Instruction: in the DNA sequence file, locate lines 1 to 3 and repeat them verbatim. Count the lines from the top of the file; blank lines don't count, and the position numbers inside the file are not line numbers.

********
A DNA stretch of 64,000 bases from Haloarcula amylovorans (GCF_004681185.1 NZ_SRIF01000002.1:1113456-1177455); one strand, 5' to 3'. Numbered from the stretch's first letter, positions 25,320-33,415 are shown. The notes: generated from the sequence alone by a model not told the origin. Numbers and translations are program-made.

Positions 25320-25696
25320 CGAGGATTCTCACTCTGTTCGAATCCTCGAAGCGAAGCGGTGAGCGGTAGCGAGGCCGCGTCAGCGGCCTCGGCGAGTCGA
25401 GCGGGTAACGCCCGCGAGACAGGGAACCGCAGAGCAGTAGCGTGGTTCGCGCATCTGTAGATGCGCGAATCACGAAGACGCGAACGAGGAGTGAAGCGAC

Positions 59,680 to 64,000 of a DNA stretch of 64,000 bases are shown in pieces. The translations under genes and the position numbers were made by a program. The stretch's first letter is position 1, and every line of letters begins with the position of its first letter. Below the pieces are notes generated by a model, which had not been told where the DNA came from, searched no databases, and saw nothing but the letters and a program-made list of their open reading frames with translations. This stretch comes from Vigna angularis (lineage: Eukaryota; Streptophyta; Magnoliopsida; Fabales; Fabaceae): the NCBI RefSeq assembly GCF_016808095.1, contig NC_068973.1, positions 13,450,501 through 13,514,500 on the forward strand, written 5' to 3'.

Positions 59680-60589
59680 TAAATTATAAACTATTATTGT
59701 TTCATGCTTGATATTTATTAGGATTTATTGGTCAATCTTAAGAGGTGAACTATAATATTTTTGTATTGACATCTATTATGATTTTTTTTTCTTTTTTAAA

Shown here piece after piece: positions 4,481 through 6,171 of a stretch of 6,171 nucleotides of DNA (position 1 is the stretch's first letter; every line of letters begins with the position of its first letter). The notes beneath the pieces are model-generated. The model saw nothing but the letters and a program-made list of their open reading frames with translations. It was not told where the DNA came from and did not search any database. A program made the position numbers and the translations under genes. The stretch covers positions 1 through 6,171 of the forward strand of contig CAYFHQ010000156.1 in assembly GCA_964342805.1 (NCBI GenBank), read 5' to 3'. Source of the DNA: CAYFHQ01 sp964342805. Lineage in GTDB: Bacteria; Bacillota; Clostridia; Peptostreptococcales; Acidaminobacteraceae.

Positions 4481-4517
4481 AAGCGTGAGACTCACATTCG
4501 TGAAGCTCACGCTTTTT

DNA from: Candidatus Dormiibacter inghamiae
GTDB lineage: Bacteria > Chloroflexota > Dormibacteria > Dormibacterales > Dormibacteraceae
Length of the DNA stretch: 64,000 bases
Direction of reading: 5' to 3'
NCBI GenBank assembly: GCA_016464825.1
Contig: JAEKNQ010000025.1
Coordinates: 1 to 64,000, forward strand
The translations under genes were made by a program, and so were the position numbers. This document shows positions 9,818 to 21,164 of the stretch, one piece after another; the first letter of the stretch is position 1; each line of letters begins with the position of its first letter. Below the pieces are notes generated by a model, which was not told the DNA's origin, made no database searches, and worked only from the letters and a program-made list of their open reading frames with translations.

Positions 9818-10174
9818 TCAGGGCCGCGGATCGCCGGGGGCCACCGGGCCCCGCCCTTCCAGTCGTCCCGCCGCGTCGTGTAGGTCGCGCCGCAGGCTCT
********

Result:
A DNA stretch of 64,000 bases from Haloarcula amylovorans (GCF_004681185.1 NZ_SRIF01000002.1:1113456-1177455); one strand, 5' to 3'. Numbered from the stretch's first letter, positions 25,320-33,415 are shown. The notes: generated from the sequence alone by a model not told the origin. Numbers and translations are program-made.

Positions 25320-25696
25320 CGAGGATTCTCACTCTGTTCGAATCCTCGAAGCGAAGCGGTGAGCGGTAGCGAGGCCGCGTCAGCGGCCTCGGCGAGTCGA